Proposals for the new GNU/FSF relationship


As volunteers for the GNU Project we are happy that the FSF provides GNU with services like fiscal sponsorship, technical infrastructure, promotion, copyright assignment, and volunteer management. And we note that the FSF is looking for feedback on this relationship going forward:

FSF and GNU:

To that end we have held discussions with other GNU maintainers, developers and other contributors, drafting a GNU mission statement and social contract, identifying stakeholders, delegation models and consensus based decision making. We would like to share some of the things we believe should happen to improve the shared understanding of the relationship for the future of the Free Software Foundation and the GNU Project.


We believe GNU leadership includes the GNU maintainers who should have this discussion together with the FSF. That way, the FSF can support the GNU Project as a whole.

More generally, we think it is time for the GNU Project to collectively define its governance structure, in a way that includes all stakeholders, and that the FSF should facilitate this process.

responsibility and delegation

We recognize that as the fiscal sponsor of the GNU project, the FSF is ultimately responsible for how GNU uses FSF-supported resources: the web site, mailing lists, earmarked financial accounts, sysadmin support, and so on. However, as the FSF is an organization that is more focused on advocacy than the day-to-day details of software production, we expect that the FSF delegates its responsibility for how GNU resources are allocated and used to the GNU project. The FSF should be supportive of requests from GNU maintainers for FSF-supported resources.

web site

The web site at is currently run by a team of volunteers, the GNU webmasters, according to the procedures described at

We would like to increase transparency on how the web site is run and changed, notably by using a publicly visible tool rather than the currently-used private ticket system.

We understand that traditionally the FSF has used the domain not just for the GNU project, but also to facilitate other programs of the FSF. We would like to see a better separation between pages maintained by GNU volunteers and FSF staff maintained pages for other FSF programs.

Specifically we like to give pages maintained by the FSF Licensing and Compliance Lab like the Free Software Definition, License List, Free System Distribution Guidelines and other FSF Compliance programs on which the larger Free Software community relies a special status or redirect them to the domain.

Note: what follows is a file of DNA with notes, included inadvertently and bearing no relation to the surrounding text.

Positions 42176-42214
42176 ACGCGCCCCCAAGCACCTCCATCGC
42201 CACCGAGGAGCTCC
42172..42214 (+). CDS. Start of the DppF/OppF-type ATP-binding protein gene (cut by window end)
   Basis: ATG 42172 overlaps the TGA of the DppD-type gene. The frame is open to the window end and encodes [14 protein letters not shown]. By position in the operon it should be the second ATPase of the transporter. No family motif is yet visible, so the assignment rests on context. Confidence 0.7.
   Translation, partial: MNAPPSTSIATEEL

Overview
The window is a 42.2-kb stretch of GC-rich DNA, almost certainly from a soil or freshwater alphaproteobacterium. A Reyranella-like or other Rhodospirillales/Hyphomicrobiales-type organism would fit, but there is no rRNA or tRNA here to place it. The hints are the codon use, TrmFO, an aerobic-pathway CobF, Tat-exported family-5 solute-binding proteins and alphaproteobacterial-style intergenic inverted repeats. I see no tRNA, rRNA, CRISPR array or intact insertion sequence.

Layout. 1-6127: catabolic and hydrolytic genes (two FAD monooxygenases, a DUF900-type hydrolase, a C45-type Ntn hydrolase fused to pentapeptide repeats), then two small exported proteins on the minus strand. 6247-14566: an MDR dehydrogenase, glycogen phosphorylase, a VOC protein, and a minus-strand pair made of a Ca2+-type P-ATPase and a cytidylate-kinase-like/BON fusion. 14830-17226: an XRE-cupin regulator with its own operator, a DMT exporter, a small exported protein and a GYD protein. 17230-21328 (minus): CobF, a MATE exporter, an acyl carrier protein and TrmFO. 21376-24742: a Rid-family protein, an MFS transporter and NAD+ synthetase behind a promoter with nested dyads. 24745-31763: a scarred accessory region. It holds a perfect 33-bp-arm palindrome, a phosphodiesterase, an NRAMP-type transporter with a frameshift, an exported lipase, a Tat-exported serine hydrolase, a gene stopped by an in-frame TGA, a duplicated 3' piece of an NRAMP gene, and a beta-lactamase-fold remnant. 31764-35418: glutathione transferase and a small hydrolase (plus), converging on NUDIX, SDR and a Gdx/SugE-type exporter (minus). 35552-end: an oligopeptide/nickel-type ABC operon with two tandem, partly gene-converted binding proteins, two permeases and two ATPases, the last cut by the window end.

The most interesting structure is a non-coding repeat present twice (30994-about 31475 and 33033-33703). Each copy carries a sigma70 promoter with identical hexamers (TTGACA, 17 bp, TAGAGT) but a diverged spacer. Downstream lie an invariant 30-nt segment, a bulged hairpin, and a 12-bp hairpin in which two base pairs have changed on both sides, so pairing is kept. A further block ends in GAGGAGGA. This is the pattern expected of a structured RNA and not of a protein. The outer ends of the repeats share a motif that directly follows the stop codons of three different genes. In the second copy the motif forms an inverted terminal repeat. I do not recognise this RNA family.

We would also like to discuss which (historical) FSF/GNU Philosophy pages could be better maintained by the FSF License Education program or the FSF Education and Outreach program.

domain names

The domain and its sub-domains are administrated by FSF employees. Upon request, they can delegate sub-domains, such as,,, etc.

We think the procedure for GNU maintainers to make use of sub-domains should be documented.

allocation of resources

The FSF provides hardware and sysadmin work time to support the GNU Project. We would like to have a clear procedure to request such support—e.g., a procedure by which developers of a GNU package could ask for a virtual machine (VM).

collecting donations on behalf of GNU

The FSF acts as fiscal sponsor of several GNU packages as part of its Working Together for Free Software Fund. We think this action is very welcome and should continue and we would appreciate a clear, documented and transparent procedure for GNU packages to join the Working Together for Free Software Fund.


We hope that the FSF, as the holder of the GNU trademark, will continue to use this trademark in a responsible manner in support of the GNU Project and GNU packages. We would like to see a public trademark policy guideline for GNU.


We think the FSF and the GNU Project should take advantage of recent changes in the FSF leadership to clarify their relation. Furthermore, we would like that relation to be as transparent as possible: procedures should be publicly documented, requests and replies should be logged and visible at least to members of the GNU Project, ownership of the various GNU resources should also be publicly documented.


Ludovic Courtès, Andy Wingo, Carlos O’Donell, Andreas Enge and Mark Wielaard